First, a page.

I have a hard time with the word pain. I think it may be denial. My legs are often "uncomfortable", "cranky", "bothersome", but I can't seem to get "painful" into the mix.
I should add that after completing the survey, it seems I am pain qualified :-)
That's the great thing about the survey. My thighs are aching like a ******* this week, but I can't tell if its spasticity, neuropatic pain, psychosomatic issues, or something totally unrelated to MS. I suppose time will tell, or next time I visit my doc I will give him my survey and hope he can figure it out :P
That is an absolutely great bulletin and I have printed a copy for my files. Thanks for the find, Jane!
Thank you for sharing this. I was just trying to describe my pain to my neurologist yesterday. I'll print this out, and use it on my next visit.
I've found this document to be very useful in discussing my pain with my neuro.
Great tool to help delineate pain and it's origins and possible treatments! I have been to a pain clinic associated with my MS Center, I plan on sharing this with them. Their version lacks the list of descriptive qualities.
Thanks Jane for sharing this great publication!
Thanks, Jane, that is a helpful, nicely-done document.
Like Kyle I tend to not name these sensations pain. Rather, I think of them as unpleasant or uncomfortable sensations. This is partly a legacy of many years of a kind of meditation where you work to perceive sensations at the level of sensation, very much as is described on p 10 of the booklet. So I label burning, tightness, pressure, pricking, aching rather than pain.
Plus pain seems like it should be reserved for a more intense phenomenon than what I usually experience. Thankfully, my pain seems to be much less strong than what many on the forum go through, although when it is more intrusive, I find it difficult to focus away from the pain on some kinds of other things, like conversations. Going to sleep with the relatively steady discomfort of paresthesias (at the level I have them) is easier as I can usually relax into the sensations. However, on the rare nights when I am subject to the brief, but intense and unpredictable, discomfort of spasms, it is impossible to sleep.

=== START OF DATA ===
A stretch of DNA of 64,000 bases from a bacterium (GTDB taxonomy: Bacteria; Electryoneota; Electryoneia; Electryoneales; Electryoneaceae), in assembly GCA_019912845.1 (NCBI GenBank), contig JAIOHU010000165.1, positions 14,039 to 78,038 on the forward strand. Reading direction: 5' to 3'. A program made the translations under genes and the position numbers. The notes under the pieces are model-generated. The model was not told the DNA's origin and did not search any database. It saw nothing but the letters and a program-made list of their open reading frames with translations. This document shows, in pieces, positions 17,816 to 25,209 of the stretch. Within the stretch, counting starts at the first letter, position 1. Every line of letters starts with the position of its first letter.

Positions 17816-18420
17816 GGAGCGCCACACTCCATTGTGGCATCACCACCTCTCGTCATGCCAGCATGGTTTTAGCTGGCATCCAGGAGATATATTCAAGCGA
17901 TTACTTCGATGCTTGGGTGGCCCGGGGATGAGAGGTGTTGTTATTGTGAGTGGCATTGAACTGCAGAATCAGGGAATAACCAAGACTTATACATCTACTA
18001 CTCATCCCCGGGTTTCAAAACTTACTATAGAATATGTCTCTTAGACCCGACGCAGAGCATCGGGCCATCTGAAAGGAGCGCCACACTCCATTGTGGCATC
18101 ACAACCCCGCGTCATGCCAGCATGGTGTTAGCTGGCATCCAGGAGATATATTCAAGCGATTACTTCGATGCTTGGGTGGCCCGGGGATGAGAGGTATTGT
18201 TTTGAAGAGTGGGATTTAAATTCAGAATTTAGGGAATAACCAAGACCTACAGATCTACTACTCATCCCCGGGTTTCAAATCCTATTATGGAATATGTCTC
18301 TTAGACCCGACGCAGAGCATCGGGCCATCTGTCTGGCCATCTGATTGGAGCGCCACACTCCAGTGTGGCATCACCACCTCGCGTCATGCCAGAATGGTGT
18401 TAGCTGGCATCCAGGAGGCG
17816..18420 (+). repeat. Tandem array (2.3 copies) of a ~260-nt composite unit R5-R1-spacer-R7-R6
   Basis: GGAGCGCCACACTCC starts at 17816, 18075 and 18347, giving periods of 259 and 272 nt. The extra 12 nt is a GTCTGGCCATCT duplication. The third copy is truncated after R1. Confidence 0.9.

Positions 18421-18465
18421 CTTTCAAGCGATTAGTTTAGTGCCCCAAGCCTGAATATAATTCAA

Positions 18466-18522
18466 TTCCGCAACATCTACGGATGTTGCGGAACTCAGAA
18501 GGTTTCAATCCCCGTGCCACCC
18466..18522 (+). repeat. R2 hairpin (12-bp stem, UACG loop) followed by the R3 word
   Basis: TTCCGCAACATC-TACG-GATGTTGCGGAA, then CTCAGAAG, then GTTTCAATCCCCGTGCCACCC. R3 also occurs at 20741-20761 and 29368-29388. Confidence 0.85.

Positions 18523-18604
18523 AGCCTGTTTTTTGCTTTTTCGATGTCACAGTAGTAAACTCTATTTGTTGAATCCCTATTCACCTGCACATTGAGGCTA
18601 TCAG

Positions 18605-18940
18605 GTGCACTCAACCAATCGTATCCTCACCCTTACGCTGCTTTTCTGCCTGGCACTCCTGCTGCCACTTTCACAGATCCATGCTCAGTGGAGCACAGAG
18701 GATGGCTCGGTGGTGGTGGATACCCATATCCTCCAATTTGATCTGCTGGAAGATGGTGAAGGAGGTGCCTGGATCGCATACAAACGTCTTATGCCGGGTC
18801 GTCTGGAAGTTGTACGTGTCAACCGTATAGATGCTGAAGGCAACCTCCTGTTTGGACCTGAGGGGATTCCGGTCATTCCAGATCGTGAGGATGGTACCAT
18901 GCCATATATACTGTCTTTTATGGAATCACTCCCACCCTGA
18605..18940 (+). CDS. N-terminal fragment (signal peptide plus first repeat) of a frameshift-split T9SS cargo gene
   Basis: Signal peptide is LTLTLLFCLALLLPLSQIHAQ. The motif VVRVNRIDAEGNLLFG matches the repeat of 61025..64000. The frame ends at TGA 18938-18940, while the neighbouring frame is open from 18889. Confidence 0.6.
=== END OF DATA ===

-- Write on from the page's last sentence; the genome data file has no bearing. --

If you get the MS Focus magazine, they have some useful articles on pain in their current issue (online at http://eflip.msfocus.org/Spring2012.htm) they talk about what they call a self-management plan, including self-monitoring, meds and other approaches (such as relaxation, self-hypnosis, practicing mindfulness, staying active). The article has that cheerfully over-optimistic, facile tone that drives me crazy, but there is some solid information there.
this is very helpful. a recent world reknowned ms doctor/researcher mentioned the hard time patients have in describing symtoms to their doctor. the whole room laughed with him.
i'm having more issues with speech and descriptive things and this sure will come in handy. not that any doctor at VA listened anyways but having this is a great tool.
thank you. i will pass this on to our groups here.
Thank you Jane, this very helpful.